Elections are scheduled to take place on February 8 in Pakistan. In most countries when elections occur, it is called ‘silly season’ as political leaders and parties are prone to make promises just to attract votes.
Well, in Pakistan’s case silly season appears to be almost all year long but during the upcoming elections our voters will need to be aware of what is truth and what is false.
In his latest column, Khurram Hussain undertakes to help voters to see which political party has the best track record of managing the economy and producing the best results. Hussain’s answer: “It is a tricky question to give a straightforward answer to, but if pressed, the most obvious reply would be ‘none of the above’.” Hussain notes, “The reason is that all major parties have had their stint in power and yet Pakistan continues to be the most reliable client of the IMF, the institution that is the emergency room for economies in distress.”
Hussain also has numerous warnings:
“First of all, beware of any narratives that roll out a handful of indicators as measures of economic performance. Be very wary if any party tries to tell you that the GDP growth rate was higher in their time compared to that of others, or that exports hit a higher peak, or revenue collection grew the fastest, or foreign exchange reserves climbed faster and higher in their time than of their rivals, or that inflation was lower during their tenure, or large-scale manufacturing output grew faster than in the time of others or any other such indicator. The real story always lies in how these indicators are connected to each other, and how they evolve over a period of time. It is as if somebody gave you a handful of indicators, such as good blood pressure, good body mass, a robust appetite as signs of good health. What you don’t know, and what these indicators will not tell you, is whether a serious problem is growing inside the body.”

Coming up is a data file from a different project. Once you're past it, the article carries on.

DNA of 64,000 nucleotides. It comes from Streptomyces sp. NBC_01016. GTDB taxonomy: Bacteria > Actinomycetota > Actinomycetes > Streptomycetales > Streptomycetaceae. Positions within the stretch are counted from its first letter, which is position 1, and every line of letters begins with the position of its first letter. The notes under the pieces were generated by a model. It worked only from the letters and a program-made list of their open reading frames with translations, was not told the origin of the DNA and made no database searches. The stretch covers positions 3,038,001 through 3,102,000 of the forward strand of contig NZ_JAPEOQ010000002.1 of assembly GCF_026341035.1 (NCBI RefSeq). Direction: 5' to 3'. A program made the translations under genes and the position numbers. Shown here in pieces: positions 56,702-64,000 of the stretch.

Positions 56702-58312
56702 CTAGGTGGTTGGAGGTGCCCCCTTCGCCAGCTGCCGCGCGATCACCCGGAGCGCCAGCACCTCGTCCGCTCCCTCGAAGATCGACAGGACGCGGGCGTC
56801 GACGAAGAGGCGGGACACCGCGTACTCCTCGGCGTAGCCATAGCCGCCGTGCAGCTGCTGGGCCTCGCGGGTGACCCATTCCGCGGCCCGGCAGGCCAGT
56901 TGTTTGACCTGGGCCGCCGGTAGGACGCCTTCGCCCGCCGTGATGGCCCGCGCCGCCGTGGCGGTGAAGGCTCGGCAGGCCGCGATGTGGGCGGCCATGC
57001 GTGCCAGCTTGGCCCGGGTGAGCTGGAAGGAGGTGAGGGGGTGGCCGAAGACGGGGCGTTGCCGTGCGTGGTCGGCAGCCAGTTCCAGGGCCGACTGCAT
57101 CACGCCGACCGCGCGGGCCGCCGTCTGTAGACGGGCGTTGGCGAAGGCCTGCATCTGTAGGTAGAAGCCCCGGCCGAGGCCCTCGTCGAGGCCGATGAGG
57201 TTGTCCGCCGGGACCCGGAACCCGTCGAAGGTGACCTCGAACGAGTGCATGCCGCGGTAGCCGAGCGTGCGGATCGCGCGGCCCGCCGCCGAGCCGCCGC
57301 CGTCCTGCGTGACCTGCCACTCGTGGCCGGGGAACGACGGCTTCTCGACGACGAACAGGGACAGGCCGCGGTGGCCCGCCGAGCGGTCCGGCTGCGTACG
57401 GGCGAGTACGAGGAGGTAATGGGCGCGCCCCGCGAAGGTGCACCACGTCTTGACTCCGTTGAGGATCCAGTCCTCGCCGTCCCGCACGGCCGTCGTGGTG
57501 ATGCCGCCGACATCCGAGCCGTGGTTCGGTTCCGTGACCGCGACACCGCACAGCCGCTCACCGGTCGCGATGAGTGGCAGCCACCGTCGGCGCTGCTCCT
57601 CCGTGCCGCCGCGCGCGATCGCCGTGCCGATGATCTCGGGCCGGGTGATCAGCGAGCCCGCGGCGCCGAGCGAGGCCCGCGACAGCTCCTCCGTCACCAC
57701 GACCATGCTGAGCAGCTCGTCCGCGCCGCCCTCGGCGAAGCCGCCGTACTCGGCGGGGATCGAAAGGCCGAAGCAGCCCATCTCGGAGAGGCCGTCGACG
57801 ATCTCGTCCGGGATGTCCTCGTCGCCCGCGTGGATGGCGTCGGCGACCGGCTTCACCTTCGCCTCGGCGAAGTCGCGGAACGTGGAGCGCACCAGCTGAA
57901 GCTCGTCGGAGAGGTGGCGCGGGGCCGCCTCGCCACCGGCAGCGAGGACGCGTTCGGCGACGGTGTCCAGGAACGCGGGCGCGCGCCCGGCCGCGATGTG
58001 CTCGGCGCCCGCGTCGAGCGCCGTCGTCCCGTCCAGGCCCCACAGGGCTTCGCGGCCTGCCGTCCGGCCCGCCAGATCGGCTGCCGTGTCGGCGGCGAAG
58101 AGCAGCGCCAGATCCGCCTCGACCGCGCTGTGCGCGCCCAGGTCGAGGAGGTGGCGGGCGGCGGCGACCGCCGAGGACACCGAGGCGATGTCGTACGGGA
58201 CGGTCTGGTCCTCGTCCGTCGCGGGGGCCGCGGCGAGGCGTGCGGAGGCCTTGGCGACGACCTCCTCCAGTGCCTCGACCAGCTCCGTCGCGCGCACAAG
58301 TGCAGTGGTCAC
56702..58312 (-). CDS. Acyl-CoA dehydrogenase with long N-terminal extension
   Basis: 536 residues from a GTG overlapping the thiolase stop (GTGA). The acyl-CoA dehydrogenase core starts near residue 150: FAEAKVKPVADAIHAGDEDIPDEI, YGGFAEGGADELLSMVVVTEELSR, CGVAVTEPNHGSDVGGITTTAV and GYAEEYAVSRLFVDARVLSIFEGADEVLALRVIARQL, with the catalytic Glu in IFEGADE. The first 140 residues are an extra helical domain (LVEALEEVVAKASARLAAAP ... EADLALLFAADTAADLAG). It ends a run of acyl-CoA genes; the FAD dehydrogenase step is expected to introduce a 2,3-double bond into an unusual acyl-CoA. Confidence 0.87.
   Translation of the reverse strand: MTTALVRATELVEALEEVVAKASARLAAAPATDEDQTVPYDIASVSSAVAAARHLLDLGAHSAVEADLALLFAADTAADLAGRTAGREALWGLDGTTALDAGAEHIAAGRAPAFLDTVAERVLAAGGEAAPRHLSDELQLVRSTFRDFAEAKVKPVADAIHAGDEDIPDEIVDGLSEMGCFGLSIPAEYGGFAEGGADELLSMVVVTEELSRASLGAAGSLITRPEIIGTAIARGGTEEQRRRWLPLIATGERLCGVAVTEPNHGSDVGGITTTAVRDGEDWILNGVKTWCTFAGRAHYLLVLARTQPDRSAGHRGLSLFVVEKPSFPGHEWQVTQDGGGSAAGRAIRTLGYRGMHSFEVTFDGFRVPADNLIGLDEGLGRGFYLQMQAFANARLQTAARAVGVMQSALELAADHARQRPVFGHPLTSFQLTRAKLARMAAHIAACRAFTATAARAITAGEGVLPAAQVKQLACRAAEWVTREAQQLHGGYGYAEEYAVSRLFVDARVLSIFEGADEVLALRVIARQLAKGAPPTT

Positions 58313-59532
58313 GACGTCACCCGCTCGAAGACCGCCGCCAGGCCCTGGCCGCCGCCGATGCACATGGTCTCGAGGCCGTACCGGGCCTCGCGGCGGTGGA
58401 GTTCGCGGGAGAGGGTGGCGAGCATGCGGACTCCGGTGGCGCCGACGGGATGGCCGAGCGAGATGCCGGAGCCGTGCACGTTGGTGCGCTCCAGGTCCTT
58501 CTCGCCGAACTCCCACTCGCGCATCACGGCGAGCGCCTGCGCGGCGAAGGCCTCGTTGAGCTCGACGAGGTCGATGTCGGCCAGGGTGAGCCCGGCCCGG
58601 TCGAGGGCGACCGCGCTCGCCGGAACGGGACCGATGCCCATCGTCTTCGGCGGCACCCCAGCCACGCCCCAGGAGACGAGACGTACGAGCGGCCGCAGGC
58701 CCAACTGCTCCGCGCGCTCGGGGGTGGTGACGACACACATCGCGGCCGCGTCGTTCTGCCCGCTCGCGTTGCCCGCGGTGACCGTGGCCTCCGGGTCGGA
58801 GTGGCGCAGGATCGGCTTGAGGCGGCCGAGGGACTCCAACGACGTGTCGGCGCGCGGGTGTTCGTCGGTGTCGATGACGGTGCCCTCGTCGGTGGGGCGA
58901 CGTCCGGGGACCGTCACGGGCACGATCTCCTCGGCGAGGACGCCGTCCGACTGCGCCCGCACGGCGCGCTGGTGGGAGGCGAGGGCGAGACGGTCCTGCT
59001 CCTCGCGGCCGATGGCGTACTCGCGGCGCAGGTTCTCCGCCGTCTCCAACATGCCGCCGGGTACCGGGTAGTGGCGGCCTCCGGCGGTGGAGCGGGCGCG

Second, Hussain points out, “one problem in measuring economic performance is that the results of actions taken today can take a few years to materialise. The best economic stewardship is the kind that produces results over the long term, meaning years after the party that implemented them is no longer in power. This is one reason why the steps needed to wean the country off its chronic dependence on the IMF are not taken by any party. They will not be around to claim the credit.”
Third, Hussain argues, “What happens very often in Pakistan is that the government promotes economic growth using tools like the borrowing and printing of money, and points to the resultant growth spurt as evidence of its superior management. But when the inevitable problems appear, they make excuses just long enough for their term to end and power to pass to the next government following elections. Then they blame the next government for the resultant mess, whereas it was they themselves who had created it.”
In conclusion, Hussain warns “It is a story of throttling and choking the economy, in quick succession, in their aim to claim the growth as their own and blame the disaster on the other. It is important to reject these performance stories as elections approach, and a new government prepares to take the reins of the economy.”